Introduction

INSTRUCTIONAL DESIGN PHILOSOPHY


When designing instruction of any kind, I always consider the learner first. Years of experience as a 5th and 6th grade teacher and professional development facilitator of adults have taught me that instruction is only effective if you have a clear understanding of your audience. Once you have done extensive research on possible students, you can begin to design a model of standards-based instruction that will best suit academic needs and provide conditions to achieve high levels of success.   


I believe the beginning and ending of any instructional design is dependent upon clear learning goals and objectives. Research supports that students demonstrate more learning at higher levels when learning outcomes are clearly understood by students. Performance expectations should be clearly communicated to students by the instructor. Students should know what needs to be accomplished and at what level of achievement.  When expectations are clearly stated, instructors can more easily monitor the learner’s progress, and ultimately, the student can self monitor his/her own progress throughout the course.  As an educator, I hope to develop life-long learners who develop strategies to self-monitor and assess. The more I develop courses that follow this model of instructional design, the more I can prepare my students to set learning goals for themselves and strive to achieve them.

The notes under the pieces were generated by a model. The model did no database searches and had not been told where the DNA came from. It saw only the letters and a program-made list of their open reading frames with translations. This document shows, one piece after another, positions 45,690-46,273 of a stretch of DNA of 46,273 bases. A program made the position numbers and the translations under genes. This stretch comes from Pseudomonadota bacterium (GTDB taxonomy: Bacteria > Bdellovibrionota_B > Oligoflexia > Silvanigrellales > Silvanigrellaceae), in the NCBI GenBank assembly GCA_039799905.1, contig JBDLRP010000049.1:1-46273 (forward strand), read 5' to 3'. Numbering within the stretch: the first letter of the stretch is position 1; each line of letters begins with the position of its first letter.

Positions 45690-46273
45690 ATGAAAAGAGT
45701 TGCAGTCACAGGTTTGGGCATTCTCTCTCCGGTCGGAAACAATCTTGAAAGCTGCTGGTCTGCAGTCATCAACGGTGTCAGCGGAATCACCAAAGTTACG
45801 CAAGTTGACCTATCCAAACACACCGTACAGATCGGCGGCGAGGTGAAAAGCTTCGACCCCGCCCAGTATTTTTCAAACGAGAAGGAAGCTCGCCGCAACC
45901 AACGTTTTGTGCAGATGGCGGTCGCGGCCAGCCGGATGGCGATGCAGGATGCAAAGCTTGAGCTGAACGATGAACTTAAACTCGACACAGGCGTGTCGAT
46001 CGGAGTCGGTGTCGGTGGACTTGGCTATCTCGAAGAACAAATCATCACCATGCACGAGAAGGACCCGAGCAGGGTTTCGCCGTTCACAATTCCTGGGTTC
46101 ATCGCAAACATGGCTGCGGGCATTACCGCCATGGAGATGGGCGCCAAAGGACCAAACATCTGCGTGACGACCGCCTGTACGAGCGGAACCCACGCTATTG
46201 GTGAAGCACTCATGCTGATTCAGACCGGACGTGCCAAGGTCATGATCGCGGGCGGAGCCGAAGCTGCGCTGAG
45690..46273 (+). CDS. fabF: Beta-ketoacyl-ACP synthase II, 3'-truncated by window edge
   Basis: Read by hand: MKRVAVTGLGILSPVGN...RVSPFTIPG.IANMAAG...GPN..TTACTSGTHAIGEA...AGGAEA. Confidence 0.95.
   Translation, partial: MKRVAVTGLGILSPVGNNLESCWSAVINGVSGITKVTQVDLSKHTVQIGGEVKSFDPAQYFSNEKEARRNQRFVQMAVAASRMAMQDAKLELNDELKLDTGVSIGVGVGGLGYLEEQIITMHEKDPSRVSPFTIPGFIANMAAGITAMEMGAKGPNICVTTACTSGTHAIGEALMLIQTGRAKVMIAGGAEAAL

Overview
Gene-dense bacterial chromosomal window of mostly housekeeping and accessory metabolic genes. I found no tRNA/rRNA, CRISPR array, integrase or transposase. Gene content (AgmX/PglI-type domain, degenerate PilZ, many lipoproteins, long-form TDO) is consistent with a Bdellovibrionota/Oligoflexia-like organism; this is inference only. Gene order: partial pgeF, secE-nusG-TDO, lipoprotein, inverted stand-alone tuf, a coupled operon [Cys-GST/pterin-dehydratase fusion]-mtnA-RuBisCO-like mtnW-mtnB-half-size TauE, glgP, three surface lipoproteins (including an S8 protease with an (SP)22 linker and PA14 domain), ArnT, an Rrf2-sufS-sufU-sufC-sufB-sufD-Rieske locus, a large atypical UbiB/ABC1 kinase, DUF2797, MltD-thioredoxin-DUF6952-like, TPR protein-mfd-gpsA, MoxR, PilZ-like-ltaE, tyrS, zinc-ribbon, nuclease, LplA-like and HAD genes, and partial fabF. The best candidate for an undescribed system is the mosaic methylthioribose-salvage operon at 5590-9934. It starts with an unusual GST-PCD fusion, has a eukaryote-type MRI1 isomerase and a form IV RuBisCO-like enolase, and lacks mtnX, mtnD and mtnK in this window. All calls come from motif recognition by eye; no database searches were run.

My instructional design practice, along with the instructional design models I use, is significantly impacted by my background in technology integration and formative assessment.  In both cases, the focus is on the learning, and not on the task.  Decisions about integrating technology into instruction is driven by learning outcomes and the specific learning style of the learner.